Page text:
vering on the Cox road retired before our advance, to avoid being cut off from Petersburg, until a last stand was made at Edge Hill, Lee's headquarters, where the battery, being deserved by its support and the horses killed, was captured after a brave resistance. The enemy now took refuge behind the inner works about Petersburg. The division, much fatigued and scattered by the rapid advances and hard work of the day, was in no shape to assault the works. Accordingly the troops were collected and reformed and posted in two lines, with the left on the Appomattox; entrenchments,were erected and pickets thrown out. A desultory artillery firing closed the day's work.
The enemy having evacuated Petersburg and retreated during the night of the 2nd, the following day the troops advanced westward in pursuit by the Namozine (or River) road, the Second Division in advance, and bivouacked on Whipponock Creek, after a march of fourteen miles. On the 4th advanced across Winticomack Creek, twelve miles; on the 5th, to near Jetersville Station, sixteen miles, and camped in two lines on the right of the Third Division, with the First Division massed in support on our right, the lines extending nearly east and west, and facing north toward Amelia Court-House where the enemy was reported in force.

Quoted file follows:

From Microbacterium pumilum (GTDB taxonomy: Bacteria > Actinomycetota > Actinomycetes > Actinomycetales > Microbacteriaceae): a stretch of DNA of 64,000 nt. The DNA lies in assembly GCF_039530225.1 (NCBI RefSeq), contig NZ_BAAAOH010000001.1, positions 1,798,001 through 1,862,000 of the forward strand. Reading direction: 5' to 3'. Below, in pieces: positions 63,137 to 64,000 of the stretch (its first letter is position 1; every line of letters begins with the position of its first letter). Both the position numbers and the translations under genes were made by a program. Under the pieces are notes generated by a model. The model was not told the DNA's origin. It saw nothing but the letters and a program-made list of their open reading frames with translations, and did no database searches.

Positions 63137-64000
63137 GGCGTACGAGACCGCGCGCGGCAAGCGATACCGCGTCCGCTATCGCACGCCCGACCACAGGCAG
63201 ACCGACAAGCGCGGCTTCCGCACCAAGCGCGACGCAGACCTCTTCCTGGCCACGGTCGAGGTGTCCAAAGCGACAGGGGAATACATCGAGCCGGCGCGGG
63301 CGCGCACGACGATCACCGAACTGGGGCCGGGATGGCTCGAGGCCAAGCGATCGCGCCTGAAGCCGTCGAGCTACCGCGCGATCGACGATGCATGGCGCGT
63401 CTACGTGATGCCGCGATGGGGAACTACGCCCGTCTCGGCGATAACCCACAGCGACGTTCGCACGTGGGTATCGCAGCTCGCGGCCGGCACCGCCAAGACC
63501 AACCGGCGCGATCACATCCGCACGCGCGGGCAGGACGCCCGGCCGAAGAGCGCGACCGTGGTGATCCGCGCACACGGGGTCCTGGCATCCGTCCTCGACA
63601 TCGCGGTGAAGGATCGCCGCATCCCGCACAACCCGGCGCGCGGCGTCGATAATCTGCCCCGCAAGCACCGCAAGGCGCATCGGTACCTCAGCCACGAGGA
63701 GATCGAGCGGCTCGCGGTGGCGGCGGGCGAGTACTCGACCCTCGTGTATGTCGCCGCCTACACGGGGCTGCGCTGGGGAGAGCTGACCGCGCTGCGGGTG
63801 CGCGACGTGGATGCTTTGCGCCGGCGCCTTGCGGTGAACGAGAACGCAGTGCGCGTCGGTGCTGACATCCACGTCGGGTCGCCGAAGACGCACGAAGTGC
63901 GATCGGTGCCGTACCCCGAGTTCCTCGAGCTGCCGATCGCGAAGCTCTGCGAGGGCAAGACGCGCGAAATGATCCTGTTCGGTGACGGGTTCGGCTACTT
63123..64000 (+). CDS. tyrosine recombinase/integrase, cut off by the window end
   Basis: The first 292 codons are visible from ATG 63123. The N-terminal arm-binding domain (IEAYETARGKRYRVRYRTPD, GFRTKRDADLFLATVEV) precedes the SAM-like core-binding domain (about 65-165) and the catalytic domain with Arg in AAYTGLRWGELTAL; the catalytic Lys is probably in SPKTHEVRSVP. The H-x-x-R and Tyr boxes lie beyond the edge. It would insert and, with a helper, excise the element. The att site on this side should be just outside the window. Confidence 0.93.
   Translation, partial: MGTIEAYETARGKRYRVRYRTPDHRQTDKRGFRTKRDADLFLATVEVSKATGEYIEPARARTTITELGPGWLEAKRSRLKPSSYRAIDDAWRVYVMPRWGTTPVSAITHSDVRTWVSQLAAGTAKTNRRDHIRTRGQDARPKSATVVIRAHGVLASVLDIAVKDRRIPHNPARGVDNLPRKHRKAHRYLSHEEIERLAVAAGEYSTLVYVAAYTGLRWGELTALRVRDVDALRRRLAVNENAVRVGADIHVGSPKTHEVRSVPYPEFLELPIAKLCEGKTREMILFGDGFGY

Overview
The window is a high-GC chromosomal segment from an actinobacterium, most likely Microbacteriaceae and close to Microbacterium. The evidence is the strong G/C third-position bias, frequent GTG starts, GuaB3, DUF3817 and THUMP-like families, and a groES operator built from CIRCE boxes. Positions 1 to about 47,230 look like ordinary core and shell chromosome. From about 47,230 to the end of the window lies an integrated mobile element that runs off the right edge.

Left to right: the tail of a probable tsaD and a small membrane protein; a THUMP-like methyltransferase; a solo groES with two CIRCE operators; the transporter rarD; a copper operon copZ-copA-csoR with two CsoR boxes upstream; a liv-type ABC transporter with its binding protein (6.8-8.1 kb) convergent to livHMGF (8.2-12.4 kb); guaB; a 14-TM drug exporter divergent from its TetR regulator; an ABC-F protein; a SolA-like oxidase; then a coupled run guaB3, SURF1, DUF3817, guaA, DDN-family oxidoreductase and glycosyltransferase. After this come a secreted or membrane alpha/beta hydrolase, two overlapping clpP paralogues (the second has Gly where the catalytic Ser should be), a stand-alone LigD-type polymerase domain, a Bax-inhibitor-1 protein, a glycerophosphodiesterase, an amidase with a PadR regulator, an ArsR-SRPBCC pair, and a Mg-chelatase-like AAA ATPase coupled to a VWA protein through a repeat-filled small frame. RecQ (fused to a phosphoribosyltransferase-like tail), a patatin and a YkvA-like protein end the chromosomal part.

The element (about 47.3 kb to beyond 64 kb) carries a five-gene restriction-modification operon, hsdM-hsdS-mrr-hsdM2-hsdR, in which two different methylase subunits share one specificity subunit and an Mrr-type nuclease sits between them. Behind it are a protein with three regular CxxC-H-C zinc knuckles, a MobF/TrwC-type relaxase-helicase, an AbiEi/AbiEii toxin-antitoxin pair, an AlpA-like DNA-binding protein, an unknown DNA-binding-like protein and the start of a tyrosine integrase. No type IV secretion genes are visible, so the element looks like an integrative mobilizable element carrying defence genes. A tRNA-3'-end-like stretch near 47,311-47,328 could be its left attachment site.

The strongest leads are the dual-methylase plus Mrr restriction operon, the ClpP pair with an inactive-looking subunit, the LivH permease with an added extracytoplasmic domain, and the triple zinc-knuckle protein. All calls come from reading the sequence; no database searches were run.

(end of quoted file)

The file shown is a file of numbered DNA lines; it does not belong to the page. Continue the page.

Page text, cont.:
At 6 a.m. on the 6th the line was advanced by the right of regiments to the front nearly three miles toward Amelia Court-House, when the enemy being found to have retreated the troops retraced their steps, and, marching by the camp of the night preceding, crossed the Danville railroad at Jetersville Station and followed a road leading to Rice's Station on the South Side Railroad.
The division being in rear did not participate in the struggle at Sailor's Creek, although brought up and formed in line on the double-quick. After crossing the creek the division was placed in the advance, and soon after night-fall moved forward about two miles, when the troops were encamped for the night. The Second Vermont Regiment, Lieutenant-Colonel Tracy, deployed as skirmishers, pushed forward nearly two miles farther, until the enemy's rear guard was encountered, when a slight skirmish ensued without result.
On the 7th the command moved to Farmville, via Rice's Station, crossed the Appomattox, and bivouacked on the north side, making a march of fourteen miles.
On the 8th, moved to New Store on the Appomattox Court-House plank road, fifteen miles; and on the 9th moved ten miles to the scene of the surrender of the rebel Army of Northern Virginia. Having rested during the 10th,on the 11th the command retraced their steps, marching through Farmville and Rice's Station to the present camp near Burkeville Junction, which was reached on the afternoon of the 13th.
In these operations the officers and men of the division displayed their usual gallantry, so conspicuous during the campaigns of the last year. Recommendations of those who particularly distinguished themselves will be forwarded at the earliest practicable moment.
Accompanying are reports of brigade commanders, lists of casualties, &c.
I have the honor to be, very respectfully, your obedient servant,
GEO. W. GETTY,
Brevet Major-General, Commanding Division.
Bvt. Major C. H. WHITTELSEY,
Assistant Adjutant-General, Sixth Army Corps.